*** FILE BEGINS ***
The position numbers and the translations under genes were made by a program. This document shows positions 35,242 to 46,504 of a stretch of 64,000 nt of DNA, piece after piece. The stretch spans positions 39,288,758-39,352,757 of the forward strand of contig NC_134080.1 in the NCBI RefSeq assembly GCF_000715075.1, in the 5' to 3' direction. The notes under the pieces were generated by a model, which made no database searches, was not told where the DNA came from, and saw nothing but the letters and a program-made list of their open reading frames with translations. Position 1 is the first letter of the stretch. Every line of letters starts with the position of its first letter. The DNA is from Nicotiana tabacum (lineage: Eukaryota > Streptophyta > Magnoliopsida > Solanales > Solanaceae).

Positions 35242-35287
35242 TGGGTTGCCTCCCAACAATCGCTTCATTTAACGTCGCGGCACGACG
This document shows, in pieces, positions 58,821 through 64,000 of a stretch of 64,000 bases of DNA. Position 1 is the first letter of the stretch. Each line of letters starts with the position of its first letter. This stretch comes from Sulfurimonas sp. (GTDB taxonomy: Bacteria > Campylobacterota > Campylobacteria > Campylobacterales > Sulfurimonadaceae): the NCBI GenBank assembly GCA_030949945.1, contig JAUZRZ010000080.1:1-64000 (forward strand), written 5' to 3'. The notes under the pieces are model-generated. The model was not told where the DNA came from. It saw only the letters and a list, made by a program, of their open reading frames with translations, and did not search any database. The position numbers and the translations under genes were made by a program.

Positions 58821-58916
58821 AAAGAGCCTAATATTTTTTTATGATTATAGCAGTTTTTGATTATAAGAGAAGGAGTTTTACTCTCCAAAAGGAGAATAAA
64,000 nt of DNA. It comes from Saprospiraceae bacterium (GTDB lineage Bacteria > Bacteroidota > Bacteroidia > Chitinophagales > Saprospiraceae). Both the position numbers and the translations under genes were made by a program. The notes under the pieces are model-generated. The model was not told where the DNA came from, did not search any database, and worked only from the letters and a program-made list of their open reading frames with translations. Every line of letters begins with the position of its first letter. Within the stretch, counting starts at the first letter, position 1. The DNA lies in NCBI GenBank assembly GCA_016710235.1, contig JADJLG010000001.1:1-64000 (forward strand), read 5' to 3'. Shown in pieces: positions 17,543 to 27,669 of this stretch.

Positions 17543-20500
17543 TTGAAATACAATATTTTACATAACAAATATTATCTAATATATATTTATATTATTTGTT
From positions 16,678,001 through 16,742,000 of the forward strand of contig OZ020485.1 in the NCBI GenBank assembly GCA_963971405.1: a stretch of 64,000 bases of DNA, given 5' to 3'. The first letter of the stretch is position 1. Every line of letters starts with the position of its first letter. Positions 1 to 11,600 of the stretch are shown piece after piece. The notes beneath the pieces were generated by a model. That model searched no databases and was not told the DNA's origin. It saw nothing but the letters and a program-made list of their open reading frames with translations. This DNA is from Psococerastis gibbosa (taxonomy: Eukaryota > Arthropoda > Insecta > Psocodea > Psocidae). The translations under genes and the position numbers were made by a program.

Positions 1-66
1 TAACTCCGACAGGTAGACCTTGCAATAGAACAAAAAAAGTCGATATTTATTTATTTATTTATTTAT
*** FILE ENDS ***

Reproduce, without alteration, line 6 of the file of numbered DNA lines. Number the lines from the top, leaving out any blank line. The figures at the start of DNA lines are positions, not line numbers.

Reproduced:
58821 AAAGAGCCTAATATTTTTTTATGATTATAGCAGTTTTTGATTATAAGAGAAGGAGTTTTACTCTCCAAAAGGAGAATAAA